The U.S. defense industry is “not adequately prepared” for “a protracted conventional war” with an enemy such as China, according to a think tank study published Monday.

The Center for Strategic and International Studies (CSIS) ran a war games simulation that found that the U.S. would likely be depleted of some of its munitions, including long-range, precision-guided ones, in less than a week of war with China in the Taiwan Strait.

The U.S.’s use of weapons would exceed the Department of Defense’s stockpile, which would make sustaining a long-term war conflict “difficult,” especially as China is investing in munitions and other weapons systems five to six times faster than the U.S., according to the study.

The Russia-Ukraine war exposed the shortfalls of the U.S.’s defense industry, CSIS said, with the study finding that the nation’s inventories of some weapons, including Javelin anti-armor systems and Stinger anti-aircraft systems, are running low as the U.S. committed to sending more of these systems to Ukraine. The U.S. committed to sending more than 8,500 Javelin systems and more than 1,600 Stinger systems to Ukraine, leaving its own inventory low, according to the report.

The study said that the number of Javelin systems sent to Ukraine is about equal to the total number built for non-U.S. customers over the last 20 years. The study emphasized that the problem was not the U.S. assistance to Ukraine but the current incapacity of the defense industry to supply enough weapons for long-term conflicts.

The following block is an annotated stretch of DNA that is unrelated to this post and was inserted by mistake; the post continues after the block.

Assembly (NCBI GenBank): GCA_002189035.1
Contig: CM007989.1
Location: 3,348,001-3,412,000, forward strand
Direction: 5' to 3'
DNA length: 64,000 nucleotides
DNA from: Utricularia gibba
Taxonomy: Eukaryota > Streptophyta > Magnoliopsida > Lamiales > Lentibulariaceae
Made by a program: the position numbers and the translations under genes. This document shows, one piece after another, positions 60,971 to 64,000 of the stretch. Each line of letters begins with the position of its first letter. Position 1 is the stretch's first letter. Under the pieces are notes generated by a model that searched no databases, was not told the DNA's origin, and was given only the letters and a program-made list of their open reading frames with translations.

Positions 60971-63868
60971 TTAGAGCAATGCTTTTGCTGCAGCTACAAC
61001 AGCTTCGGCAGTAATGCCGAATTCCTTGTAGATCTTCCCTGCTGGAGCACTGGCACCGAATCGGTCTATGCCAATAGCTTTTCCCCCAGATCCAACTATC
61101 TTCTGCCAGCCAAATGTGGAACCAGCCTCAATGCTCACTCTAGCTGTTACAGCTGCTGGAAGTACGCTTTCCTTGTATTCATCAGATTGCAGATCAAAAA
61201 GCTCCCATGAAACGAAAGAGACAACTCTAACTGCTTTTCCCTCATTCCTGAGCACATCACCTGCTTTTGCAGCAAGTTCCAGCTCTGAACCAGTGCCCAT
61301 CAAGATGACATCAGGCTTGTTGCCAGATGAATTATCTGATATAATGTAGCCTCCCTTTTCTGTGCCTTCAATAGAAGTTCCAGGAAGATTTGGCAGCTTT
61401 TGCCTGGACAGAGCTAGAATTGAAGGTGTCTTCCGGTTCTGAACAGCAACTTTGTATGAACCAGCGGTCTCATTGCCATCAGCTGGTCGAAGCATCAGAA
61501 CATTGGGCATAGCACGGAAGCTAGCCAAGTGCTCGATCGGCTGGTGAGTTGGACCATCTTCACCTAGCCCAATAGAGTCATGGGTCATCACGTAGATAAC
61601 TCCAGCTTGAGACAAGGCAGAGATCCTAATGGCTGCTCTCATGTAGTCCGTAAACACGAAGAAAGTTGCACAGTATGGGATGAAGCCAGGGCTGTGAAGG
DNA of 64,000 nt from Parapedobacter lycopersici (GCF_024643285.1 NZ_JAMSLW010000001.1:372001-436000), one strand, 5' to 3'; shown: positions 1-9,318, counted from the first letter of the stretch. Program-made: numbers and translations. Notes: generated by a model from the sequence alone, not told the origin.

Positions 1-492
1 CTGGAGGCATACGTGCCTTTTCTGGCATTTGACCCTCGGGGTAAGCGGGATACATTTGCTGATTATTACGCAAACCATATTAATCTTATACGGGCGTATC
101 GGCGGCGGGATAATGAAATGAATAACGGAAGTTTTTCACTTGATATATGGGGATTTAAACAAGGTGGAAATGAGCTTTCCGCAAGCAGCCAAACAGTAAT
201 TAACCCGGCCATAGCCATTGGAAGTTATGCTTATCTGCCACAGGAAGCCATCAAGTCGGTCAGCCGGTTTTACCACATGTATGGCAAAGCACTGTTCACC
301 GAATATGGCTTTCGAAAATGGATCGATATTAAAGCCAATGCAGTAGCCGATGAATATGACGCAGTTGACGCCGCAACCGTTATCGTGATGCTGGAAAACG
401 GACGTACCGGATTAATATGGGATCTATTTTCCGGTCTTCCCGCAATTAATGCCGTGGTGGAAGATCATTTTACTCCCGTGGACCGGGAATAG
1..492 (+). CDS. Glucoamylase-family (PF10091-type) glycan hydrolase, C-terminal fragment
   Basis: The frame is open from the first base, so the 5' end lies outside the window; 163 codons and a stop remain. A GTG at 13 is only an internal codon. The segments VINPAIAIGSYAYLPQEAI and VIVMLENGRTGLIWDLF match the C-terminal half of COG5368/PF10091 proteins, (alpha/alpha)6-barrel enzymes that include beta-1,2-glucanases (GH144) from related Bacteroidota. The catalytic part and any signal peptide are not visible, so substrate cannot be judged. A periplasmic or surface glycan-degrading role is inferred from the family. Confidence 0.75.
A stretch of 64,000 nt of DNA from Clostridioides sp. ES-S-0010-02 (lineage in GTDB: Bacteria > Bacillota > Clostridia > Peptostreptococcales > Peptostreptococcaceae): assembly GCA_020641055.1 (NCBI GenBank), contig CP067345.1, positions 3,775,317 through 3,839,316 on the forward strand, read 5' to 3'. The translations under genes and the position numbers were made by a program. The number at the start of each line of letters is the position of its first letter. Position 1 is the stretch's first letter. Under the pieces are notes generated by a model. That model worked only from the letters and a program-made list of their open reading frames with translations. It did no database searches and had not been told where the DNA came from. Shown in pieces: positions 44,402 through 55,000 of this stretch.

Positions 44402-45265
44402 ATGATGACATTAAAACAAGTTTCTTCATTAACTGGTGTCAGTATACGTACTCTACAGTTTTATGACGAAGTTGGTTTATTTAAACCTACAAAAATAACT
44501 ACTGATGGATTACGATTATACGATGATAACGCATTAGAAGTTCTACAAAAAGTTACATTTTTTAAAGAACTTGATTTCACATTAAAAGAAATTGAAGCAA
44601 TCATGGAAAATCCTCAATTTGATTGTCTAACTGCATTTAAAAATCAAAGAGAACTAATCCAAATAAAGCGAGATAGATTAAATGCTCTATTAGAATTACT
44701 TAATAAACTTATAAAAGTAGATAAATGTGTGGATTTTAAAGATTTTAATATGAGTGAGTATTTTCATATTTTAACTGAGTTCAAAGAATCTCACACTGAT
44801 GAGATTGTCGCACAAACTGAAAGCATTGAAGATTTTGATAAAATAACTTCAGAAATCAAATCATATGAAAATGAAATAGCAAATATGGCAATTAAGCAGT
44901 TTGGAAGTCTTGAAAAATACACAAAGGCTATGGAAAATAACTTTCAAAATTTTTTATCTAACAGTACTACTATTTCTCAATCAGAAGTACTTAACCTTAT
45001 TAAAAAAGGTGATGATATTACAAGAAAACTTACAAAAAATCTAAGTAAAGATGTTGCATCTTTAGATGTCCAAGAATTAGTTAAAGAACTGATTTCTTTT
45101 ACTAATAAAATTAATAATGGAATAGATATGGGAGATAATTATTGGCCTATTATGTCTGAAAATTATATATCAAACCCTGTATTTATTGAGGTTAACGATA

“The main problem is that the U.S. defense industrial base — including the munitions industrial base — is not currently equipped to support a protracted conventional war,” the study stated.

The study also said that the U.S.’s foreign military sales (FMS) take too long because they need to be initiated by the Department of State and then executed by the Department of Defense and ultimately approved by Congress. Foreign sales have benefits, including supporting the U.S. defense industry, strengthening ally relations and preventing the sale of adversary systems to other countries, the study said.

“The U.S. FMS system is not optimal for today’s competitive environment — an environment where such countries as China are building significant military capabilities and increasingly looking to sell them overseas,” the study stated.

If the U.S. streamlined its FMS process by making it more efficient, the study said, it could “help establish predictable, efficient production rates” in the defense industry, which could help boost U.S. production levels.

“The bottom line is the defense industrial base, in my judgment, is not prepared for the security environment that now exists,” CSIS’s Seth Jones, author of the study, told The Wall Street Journal.

This study follows a separate one published by CSIS earlier this month that found if China invaded Taiwan, there would be “heavy” losses on all sides, including the U.S.

“How do you effectively deter if you don’t have sufficient stockpiles of the kinds of munitions you’re going to need for a China-Taiwan Strait kind of scenario?” Jones asked.